Randy Stewart

This week, we bring you our Sense of Community series, Conversations on Race and Racism.  These conversations feature first-person perspectives, memories, and opinions of people in our community whose lives have been impacted by race and racism.   You can hear the audio below.

This conversation was between two close friends, Clarence Brewer and John Tepiew, both Springfield residents and both people of color.                                                             

(Logo courtesy Drury University)

It’s become the same old story: everyone has had to make changes to their routines, their plans, to deal with the realities of living during a pandemic.  Dr. Mick Sokol from the Drury University Theatre Department joined us on “Arts News” to talk about the department’s children’s show, “Charlotte’s Web,” to be performed Wednesday Sept.16 through Saturday Sept.19 all at 7:30pm, and with an additional Saturday matinee at 2:00pm, in Drury’s Wilhoit Theatre.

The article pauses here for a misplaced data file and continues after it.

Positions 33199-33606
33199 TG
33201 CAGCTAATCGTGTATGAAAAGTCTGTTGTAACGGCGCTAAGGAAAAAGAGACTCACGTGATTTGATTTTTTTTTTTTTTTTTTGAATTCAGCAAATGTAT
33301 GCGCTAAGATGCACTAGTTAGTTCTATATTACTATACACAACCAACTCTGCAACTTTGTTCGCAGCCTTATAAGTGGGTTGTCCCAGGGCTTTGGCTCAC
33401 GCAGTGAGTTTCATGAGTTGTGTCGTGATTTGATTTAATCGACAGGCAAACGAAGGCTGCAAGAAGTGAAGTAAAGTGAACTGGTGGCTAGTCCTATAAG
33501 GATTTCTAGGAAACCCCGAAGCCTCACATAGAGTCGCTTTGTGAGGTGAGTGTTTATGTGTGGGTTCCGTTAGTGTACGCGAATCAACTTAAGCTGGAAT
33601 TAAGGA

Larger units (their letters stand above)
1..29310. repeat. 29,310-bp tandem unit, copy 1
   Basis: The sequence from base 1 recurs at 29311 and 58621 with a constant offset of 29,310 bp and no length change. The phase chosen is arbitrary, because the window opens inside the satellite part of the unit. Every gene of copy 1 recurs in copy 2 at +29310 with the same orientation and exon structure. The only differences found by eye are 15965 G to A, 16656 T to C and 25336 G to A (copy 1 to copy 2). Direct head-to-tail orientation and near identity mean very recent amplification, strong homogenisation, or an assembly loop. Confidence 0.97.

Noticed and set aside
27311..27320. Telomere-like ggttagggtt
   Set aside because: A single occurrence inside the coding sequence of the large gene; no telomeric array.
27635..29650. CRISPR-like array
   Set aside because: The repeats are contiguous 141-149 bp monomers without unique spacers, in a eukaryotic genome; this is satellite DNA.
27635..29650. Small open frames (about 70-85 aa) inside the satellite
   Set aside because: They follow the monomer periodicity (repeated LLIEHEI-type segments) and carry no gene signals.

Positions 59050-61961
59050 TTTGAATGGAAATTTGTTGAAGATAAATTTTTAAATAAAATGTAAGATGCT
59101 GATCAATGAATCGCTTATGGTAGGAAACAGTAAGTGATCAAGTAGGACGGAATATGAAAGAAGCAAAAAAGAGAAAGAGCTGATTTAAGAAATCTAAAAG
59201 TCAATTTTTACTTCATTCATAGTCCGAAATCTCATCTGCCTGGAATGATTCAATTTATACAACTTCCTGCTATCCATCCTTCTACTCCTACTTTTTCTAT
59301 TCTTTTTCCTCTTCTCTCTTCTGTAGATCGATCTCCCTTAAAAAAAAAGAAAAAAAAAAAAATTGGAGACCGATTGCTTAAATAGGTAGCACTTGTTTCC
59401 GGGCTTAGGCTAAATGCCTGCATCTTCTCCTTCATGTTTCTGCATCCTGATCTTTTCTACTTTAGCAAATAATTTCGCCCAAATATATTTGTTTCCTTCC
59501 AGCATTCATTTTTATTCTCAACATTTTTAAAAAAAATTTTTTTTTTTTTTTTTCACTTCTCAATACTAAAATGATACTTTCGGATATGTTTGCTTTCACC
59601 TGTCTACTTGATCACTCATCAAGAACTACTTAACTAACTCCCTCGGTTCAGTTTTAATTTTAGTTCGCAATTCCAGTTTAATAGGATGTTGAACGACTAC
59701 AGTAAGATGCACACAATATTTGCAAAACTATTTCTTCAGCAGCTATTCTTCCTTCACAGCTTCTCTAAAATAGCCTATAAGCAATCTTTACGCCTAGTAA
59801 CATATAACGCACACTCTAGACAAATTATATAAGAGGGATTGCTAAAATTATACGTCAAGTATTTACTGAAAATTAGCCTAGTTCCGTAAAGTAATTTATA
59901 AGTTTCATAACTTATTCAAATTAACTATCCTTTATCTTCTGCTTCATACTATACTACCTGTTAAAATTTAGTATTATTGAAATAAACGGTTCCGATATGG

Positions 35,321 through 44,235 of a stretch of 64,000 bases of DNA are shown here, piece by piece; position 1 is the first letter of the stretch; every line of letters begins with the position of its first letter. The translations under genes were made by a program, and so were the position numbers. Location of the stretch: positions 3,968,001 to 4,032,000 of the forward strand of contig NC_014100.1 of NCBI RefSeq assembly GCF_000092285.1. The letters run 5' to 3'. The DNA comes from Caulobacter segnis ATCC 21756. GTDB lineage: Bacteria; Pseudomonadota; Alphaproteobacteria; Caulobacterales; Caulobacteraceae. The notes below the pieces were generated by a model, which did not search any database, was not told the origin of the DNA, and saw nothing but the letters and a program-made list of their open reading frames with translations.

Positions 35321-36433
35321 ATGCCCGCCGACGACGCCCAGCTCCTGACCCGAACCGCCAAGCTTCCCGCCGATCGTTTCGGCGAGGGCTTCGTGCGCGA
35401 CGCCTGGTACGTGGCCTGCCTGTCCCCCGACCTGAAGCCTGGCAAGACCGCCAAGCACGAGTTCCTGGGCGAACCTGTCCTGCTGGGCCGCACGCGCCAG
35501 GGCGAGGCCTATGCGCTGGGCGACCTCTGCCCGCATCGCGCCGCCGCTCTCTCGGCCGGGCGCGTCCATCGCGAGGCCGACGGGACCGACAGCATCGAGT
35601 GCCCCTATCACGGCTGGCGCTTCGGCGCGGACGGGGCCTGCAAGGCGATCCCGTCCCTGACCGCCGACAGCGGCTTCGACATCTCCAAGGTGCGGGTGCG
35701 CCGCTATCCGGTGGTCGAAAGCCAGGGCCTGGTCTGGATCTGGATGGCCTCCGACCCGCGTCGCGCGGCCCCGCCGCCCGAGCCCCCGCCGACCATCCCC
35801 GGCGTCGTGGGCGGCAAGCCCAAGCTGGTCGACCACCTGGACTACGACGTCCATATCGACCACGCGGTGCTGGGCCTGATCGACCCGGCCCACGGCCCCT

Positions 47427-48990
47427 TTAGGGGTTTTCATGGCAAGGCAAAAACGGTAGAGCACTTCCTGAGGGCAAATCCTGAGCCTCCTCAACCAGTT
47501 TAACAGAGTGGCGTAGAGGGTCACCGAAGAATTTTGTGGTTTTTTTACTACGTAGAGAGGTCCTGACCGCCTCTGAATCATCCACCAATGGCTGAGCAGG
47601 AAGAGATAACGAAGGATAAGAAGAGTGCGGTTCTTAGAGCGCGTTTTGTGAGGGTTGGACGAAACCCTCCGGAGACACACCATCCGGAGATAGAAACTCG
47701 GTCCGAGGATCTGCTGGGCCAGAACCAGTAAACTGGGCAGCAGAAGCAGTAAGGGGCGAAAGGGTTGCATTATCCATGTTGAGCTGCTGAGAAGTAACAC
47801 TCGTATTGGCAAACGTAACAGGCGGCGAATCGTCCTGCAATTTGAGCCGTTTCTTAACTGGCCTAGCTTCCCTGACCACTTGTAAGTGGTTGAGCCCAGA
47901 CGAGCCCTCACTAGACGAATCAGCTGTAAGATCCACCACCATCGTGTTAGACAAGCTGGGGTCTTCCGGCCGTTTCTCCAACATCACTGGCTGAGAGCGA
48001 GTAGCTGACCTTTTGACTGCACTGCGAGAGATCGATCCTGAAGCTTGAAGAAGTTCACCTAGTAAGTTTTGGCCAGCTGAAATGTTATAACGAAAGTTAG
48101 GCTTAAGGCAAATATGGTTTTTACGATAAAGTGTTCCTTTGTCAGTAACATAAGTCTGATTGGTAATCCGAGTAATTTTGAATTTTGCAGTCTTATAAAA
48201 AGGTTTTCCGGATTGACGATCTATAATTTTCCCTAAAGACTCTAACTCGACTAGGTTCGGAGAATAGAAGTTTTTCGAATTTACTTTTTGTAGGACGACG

(Poster design courtesy Springfield Little Theatre)

The next production at Springfield Little Theatre is "Forbidden Broadway's Greatest Hits," written by Gerard Alessandrini, directed by Joshua David Smith with music direction by Kris Langston. The cast includes Dayna McConville, Zoe Zelonky, Jerrod Cate, and Chip Holderman. It's scheduled for Sept.10-20 at the Landers Theatre, 311 E. Walnut. Broadway’s greatest musical legends meet Broadway’s greatest satirists in this hilarious, loving, and endlessly entertaining tribute to some of the theatre’s greatest stars and songwriters. This show is rated PG-13.

(Poster design courtesy Missouri State University Theatre and Dance)

The Missouri State University Theatre and Dance Department will offer a season of “streamed command performances” this year, due to the ongoing COVID-19 pandemic.  The fall season opens with the musical “The Secret Garden”, based on the Victorian-era children’s novel by Frances Burnett, with music by Lucy Simon, book & lyrics by Marsha Norman. Robert Westenberg directs this production. Following the death of her parents in colonial India, eleven-year-old Mary is sent to live with her reclusive Uncle Archibald in the English countryside.